Wednesday, August 29, 2012

Post Office

Minsk Central Post Office
Alla discovered a convenient trick for sending stuff overseas. She had a kitchen towel that she wanted to send to Nika, and she just stuffed it into a sufficiently-large envelope and mailed it without ceremony. The people at the Post Office warned her that they couldn’t guarantee anything if she mailed it that way, but it worked. It worked once, anyway. We tried the same trick again with more valuable contents and a bubble-lined paper envelope, which arrived empty except for the accompanying letter. Alla called the Post Office to see if she might recover the contents, but they said they don’t confiscate stuff and the guilty party had to be in America.

I imagined no issues at all when sending a little package internally. I ended up with a friend’s audio cable, which I wanted to mail before we left the country. I dropped by the main Post Office and bought a little plastic envelope. Presently I returned to the window to get stamps for my envelope. Oh no, the clerk intoned, you can’t send plastic envelopes from here. You have to go around the building to the package-shipping office. I contemplated buying a paper envelope and trying again, but decided to have a go at this package-shipping office. We’d been there once before and I hadn’t liked it, but maybe it would be different this time.

I approached a line of identical-looking windows, found one without a queue, and waited for the clerk to stop her conversation with a colleague and acknowledge me. I waited some more. Finally her colleague asked what I wanted, so I showed her my envelope. Go to that window, she directed. “That” window had two people ahead of me, so I waited. Another window opened up, so I checked there but the clerk sent me back to “that” window. I waited some more. I shuffled my feet and wondered when I’d get to a bathroom. The woman ahead of me tried out various envelopes and shuffled her shipping forms.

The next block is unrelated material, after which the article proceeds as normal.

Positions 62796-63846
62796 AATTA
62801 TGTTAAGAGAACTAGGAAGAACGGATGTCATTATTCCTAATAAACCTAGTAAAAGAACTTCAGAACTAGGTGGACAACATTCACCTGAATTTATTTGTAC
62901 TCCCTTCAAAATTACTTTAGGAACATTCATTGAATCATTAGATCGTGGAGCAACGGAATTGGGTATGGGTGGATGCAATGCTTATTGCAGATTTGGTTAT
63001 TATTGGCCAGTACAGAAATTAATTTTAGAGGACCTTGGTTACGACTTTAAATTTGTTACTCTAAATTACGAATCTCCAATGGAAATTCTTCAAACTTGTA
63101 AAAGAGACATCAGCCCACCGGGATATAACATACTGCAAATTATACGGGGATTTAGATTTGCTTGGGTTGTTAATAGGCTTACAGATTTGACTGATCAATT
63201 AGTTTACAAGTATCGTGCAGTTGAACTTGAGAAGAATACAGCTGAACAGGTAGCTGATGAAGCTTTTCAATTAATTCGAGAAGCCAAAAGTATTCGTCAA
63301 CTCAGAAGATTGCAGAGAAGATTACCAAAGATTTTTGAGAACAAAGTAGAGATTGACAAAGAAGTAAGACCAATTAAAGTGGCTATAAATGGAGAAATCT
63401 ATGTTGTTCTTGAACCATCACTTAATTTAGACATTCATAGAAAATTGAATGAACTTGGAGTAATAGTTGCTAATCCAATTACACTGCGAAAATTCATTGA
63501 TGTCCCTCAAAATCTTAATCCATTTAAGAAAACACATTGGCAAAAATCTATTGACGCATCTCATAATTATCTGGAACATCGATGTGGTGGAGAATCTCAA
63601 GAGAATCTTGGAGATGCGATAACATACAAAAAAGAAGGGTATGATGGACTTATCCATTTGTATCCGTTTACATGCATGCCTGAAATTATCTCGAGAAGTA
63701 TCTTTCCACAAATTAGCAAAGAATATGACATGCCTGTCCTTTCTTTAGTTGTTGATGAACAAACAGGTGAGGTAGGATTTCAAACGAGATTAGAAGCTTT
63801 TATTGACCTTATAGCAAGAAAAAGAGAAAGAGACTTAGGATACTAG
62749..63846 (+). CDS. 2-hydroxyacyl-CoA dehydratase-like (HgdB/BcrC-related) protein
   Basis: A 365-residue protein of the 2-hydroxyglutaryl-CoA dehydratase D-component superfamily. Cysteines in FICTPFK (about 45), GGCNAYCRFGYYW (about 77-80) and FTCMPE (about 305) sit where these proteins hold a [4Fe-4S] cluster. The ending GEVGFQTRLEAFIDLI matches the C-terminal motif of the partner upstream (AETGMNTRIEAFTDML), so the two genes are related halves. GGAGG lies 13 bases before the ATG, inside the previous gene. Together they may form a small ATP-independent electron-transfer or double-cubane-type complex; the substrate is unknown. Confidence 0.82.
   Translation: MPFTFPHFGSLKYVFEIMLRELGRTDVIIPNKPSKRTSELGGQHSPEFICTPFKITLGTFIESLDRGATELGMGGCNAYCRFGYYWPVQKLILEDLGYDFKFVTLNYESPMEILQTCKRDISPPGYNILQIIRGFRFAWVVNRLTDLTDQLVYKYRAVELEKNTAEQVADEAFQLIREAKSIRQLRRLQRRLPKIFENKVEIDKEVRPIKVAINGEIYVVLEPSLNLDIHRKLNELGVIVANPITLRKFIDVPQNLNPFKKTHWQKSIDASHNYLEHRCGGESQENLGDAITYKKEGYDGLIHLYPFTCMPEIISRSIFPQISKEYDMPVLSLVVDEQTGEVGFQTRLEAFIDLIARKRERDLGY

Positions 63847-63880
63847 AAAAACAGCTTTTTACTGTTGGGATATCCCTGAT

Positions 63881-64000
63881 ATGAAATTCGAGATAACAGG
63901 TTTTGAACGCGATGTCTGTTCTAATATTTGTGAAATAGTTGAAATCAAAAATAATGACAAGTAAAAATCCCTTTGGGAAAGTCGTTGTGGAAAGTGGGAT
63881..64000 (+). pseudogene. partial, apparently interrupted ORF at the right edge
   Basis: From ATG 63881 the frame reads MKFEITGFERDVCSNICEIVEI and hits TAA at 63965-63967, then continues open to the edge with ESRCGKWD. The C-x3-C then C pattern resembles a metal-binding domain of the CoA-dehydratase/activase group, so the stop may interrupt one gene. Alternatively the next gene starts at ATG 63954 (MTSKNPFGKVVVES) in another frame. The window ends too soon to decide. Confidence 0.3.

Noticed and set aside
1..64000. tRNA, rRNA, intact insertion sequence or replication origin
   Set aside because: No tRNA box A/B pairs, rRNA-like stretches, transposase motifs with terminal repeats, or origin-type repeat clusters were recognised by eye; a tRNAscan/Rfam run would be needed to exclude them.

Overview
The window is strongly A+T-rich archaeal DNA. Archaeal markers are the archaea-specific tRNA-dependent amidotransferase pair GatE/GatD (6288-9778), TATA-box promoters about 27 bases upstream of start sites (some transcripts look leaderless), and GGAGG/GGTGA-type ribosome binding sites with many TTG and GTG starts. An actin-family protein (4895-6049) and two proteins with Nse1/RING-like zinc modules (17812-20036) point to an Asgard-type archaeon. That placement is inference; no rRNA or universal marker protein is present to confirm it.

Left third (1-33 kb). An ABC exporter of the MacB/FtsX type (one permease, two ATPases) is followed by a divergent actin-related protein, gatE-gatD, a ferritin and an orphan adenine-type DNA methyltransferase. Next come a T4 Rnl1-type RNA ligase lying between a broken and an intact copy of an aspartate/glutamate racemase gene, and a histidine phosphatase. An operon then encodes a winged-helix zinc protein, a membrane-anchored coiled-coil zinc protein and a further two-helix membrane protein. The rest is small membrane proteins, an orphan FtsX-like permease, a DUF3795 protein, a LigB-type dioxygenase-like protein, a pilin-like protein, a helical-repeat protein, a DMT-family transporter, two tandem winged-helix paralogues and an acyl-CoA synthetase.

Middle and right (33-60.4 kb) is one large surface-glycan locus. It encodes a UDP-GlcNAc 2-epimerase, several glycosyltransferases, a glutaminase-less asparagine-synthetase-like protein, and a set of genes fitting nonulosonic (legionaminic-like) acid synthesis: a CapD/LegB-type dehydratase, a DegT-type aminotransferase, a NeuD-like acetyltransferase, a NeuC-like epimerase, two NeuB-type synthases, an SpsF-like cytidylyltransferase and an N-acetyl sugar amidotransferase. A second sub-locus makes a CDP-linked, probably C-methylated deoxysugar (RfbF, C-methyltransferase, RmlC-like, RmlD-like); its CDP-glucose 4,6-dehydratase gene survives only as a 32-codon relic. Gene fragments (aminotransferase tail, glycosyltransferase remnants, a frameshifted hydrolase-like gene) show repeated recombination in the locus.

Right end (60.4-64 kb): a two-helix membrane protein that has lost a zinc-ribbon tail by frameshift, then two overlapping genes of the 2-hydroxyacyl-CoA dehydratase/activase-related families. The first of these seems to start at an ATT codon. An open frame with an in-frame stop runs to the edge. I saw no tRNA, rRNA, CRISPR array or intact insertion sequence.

Finally the clerk took my envelope and wrote a word I didn’t know underneath the place where the stamp would go. She passed it back to me and said “Ценность:” I told her this was a word I didn’t know and she gave me a look that I was able to translate. It said “You’d better figure it out buddy, because I’m not going to tell you.” I realized that the root related to value, so I asked her if she wanted to know the value of the contents. Yes. Who knows? It’s a little cable. I wrote 1,000, figuring that any nominal value was OK. Then I thought she might imagine I was talking about dollars or Euros, and that might lead to problems, so I added BYR. The clerk looked at me coldly and asked if this were rubles. Yes, I replied. It turns out this does indeed make a difference. The tax on shipping something worth 1,000 rubles in a plastic envelope is 30 rubles and a lot of waiting. I think I prefer paper envelopes.

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